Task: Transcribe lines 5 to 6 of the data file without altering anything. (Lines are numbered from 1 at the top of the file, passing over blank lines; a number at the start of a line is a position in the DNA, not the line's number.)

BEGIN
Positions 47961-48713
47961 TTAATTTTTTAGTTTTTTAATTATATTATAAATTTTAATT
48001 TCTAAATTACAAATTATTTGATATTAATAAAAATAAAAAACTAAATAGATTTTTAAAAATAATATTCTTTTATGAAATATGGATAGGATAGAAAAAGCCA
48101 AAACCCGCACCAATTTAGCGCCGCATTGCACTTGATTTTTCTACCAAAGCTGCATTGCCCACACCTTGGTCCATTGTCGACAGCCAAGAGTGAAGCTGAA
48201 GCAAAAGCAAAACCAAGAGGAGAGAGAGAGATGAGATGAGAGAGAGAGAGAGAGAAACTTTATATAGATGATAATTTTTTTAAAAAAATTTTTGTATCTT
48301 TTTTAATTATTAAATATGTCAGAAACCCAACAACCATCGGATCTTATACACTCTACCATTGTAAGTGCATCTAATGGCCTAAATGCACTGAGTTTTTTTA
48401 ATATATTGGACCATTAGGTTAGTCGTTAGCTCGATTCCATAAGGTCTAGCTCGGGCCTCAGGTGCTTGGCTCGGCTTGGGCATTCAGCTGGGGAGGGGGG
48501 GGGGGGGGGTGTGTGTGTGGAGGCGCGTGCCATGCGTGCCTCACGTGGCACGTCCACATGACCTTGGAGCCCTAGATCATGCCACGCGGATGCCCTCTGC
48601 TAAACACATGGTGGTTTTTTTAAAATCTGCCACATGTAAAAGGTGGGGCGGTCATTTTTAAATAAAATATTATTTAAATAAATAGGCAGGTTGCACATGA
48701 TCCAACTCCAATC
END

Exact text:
48201 GCAAAAGCAAAACCAAGAGGAGAGAGAGAGATGAGATGAGAGAGAGAGAGAGAGAAACTTTATATAGATGATAATTTTTTTAAAAAAATTTTTGTATCTT
48301 TTTTAATTATTAAATATGTCAGAAACCCAACAACCATCGGATCTTATACACTCTACCATTGTAAGTGCATCTAATGGCCTAAATGCACTGAGTTTTTTTA